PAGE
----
- Government shutdown averted
- Another wild week for the stock market
- New Jersey moves to make cryptocurrency trading safer
- Toys R Us begins liquidation sale
- Some New Jersey companies raise wages
The government remains open for business, following another nail-biter in Washington this week. Once again, talks on a short-term spending bill went down to the wire, and for a few hours overnight Friday, the government shut down before Congress approved funding the government for another six weeks. New Jersey’s Congressional delegation voted along party lines for the bill — with two Democrats, Rep. Josh Gottheimer and Rep. Bill Pascrell, joining with the GOP to vote for the legislation. The bill includes more funding for domestic programs, like fighting opioid abuse. There’s also funding that will enable McGuire-Dix-Lakehurst to move forward on planning and construction for the KC-46 refueling tankers. But the bill provided no legislative resolution to the DACA issue, which is why Rep. Frank Pallone voted against it.
“The problem is that now that the bill is passed, we don’t have the ability to put any kind of real pressure on the Republican leadership to bring up the “DREAMer” issue,” he said. Immigration, an issue that has implications for New Jersey’s businesses, will no doubt remain at the top of the Democrats’ list of priorities in Washington.
If the drama in Washington wasn’t enough this week, there was more drama on Wall Street. The Dow Jones Industrial Average lost more than one thousand points on two separate days this week, and lose more than 5 percent for the week. Losses like this are unsettling, they also serve as an opportunity for investors to make sure they understand exactly where there money is invested, and whether they’re comfortable with the level of risk in their portfolios I’ve had many conversations with people over the years who say they are putting money in their 401Ks, but they aren’t sure about the types of funds they’re investing in. Take the time to figure this out, and get help if you’re not sure.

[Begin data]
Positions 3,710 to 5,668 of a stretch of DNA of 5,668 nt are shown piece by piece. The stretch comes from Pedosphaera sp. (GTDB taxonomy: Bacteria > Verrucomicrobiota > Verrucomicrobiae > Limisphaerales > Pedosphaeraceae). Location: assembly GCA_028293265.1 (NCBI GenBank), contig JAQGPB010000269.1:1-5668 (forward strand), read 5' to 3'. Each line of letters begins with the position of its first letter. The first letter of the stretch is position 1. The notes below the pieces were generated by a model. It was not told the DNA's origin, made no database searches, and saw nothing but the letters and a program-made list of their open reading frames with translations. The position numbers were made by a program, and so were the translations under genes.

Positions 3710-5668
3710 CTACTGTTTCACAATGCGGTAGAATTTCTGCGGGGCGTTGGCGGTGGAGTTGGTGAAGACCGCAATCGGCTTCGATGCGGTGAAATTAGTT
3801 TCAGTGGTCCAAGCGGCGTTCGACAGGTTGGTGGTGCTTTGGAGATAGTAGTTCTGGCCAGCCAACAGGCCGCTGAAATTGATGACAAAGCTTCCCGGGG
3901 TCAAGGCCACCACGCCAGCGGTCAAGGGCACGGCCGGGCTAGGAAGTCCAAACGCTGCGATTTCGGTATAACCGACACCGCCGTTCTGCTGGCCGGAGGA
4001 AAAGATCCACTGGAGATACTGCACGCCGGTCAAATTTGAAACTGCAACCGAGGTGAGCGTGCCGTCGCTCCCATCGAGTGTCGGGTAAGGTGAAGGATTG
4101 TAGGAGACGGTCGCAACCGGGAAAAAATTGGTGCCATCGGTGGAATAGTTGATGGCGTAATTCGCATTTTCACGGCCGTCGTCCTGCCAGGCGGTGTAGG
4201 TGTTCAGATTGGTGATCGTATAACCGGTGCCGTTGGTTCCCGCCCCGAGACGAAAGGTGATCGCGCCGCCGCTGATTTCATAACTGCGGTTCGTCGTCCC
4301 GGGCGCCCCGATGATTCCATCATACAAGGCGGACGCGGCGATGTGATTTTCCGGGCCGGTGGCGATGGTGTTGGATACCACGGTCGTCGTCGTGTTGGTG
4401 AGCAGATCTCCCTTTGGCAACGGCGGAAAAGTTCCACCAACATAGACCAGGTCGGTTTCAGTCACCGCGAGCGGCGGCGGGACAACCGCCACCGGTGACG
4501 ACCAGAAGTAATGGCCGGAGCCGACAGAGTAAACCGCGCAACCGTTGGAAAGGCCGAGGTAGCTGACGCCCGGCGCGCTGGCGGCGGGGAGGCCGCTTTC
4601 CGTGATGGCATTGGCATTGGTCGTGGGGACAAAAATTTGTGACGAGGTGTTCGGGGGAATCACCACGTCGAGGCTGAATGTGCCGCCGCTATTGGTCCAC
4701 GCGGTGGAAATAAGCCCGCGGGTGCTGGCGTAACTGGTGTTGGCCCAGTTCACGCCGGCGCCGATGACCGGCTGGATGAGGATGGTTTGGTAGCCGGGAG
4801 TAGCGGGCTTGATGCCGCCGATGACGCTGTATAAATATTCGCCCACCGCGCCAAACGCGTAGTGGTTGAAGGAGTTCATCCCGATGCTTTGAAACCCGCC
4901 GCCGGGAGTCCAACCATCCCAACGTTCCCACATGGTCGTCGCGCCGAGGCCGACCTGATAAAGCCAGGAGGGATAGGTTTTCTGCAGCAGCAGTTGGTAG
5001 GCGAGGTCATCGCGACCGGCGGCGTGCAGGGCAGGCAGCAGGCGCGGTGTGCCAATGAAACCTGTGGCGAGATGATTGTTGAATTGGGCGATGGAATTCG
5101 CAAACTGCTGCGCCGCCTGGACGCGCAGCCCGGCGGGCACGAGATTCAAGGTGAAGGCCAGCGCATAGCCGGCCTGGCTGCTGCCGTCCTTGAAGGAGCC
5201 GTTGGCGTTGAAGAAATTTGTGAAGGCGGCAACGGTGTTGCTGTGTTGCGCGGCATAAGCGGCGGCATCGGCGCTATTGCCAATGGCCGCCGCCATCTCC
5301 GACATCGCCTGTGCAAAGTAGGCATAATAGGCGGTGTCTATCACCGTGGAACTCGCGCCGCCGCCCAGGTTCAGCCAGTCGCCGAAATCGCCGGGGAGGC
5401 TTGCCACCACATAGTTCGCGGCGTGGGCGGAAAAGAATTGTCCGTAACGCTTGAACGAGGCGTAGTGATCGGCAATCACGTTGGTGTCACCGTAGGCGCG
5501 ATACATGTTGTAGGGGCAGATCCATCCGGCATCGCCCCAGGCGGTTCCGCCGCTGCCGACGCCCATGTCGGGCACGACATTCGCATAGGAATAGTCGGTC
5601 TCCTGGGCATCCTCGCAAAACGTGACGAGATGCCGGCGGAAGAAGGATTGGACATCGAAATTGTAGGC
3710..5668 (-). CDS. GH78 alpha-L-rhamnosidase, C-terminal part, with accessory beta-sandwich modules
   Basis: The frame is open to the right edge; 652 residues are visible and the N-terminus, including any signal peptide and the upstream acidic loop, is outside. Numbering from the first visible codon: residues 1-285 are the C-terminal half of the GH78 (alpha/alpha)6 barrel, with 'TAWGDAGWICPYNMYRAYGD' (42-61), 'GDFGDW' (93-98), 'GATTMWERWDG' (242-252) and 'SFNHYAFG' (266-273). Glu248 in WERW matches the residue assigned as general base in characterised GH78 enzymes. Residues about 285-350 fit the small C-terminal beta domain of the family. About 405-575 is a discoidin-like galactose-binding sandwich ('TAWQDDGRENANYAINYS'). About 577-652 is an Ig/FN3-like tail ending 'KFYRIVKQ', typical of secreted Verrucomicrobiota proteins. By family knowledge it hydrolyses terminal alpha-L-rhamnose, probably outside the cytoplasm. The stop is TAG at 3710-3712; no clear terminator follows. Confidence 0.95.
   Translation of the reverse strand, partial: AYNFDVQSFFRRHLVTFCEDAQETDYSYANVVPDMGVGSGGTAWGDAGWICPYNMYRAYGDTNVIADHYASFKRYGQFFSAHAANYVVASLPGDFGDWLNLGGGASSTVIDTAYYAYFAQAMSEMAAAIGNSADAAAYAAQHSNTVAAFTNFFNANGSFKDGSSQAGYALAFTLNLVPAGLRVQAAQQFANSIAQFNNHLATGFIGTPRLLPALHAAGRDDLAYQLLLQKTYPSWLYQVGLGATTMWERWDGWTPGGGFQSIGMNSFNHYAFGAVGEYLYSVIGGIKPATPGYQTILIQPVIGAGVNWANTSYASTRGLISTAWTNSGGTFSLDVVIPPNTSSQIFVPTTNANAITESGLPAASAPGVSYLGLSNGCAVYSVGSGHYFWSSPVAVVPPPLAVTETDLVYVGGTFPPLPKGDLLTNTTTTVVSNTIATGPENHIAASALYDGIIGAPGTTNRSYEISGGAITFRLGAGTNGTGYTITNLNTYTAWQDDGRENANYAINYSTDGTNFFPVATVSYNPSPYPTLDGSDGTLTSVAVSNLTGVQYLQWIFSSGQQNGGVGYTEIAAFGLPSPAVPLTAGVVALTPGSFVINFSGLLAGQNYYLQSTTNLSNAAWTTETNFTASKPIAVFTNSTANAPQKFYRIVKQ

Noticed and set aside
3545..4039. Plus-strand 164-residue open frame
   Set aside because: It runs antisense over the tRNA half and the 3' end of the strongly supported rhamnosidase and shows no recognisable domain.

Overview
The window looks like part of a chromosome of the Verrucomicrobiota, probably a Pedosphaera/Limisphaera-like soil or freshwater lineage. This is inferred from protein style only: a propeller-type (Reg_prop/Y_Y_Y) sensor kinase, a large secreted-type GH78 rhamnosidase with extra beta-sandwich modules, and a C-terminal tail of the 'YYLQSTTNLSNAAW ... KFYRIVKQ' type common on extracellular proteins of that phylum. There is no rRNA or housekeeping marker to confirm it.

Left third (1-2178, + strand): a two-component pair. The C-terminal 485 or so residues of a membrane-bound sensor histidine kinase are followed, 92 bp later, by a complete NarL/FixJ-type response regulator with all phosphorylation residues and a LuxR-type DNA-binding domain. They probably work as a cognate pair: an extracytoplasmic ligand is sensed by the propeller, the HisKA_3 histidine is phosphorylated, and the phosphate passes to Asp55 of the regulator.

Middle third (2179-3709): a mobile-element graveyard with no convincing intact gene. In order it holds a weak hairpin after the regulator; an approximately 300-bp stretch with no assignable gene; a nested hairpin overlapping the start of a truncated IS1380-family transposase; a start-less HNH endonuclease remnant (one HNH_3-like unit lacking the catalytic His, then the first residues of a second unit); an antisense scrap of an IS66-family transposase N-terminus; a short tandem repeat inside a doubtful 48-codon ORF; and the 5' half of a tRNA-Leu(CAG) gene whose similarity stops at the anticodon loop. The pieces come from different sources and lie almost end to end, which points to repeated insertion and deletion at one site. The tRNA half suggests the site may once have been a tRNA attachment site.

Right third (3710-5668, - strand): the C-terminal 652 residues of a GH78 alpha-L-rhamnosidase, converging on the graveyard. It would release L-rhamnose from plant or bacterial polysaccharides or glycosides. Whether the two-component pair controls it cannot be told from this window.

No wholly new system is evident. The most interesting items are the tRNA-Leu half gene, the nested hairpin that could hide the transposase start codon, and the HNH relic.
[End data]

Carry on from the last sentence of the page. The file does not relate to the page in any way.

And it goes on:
You may have heard about cryptocurrencies like Bitcoin. On Friday, New Jersey regulators went after an internet cryptocurrency website called Bitstrade, which it said was fraudulently offering securities in the state. Bitstrade, which is not registered to sell securities in New Jersey, was purportedly guaranteeing its investors up to 10 percent returns on their money. The state Bureau of Securities issued an emergency cease and desist order against the company.
“The Bureau’s action today reinforces our commitment to protecting investors as they navigate the uncharted and largely unregulated domain of cryptocurrency-related investments,” said Attorney General Gurbir Grewal. “We want to make sure that investors tempted to cash in on the cryptocurrency rage aren’t being lured into sending funds to an anonymous internet entity without knowing where the funds are going or how they’ll be used.”
Congress held a hearing on cryptocurrencies this week, and the head of the SEC testified there are significant risks to investing in cryptocurrencies, because many of their promoters are not complying with U.S. securities laws.
Some tough news for two New Jersey companies this week. Wayne-based Toys R Us has begun liquidation sales at the stores. It is scheduled to close as part of its bankruptcy reorganization. Eleven New Jersey stores are among those scheduled to be shuttered.
Hoboken-based Newell Brands is being targeted by a well-known activist investment firm, which is seeking to replace the company’s entire board of directors. Newell’s brands include Mr. Coffee, Crock-Pot and Sunbeam. This is a story that will play out in the weeks ahead.
Finally, at least four New Jersey banks have decided to raise worker pay following the tax reform law. The latest is Old Bridge-based Amboy Bank, which will increase minimum pay to $15 an hour.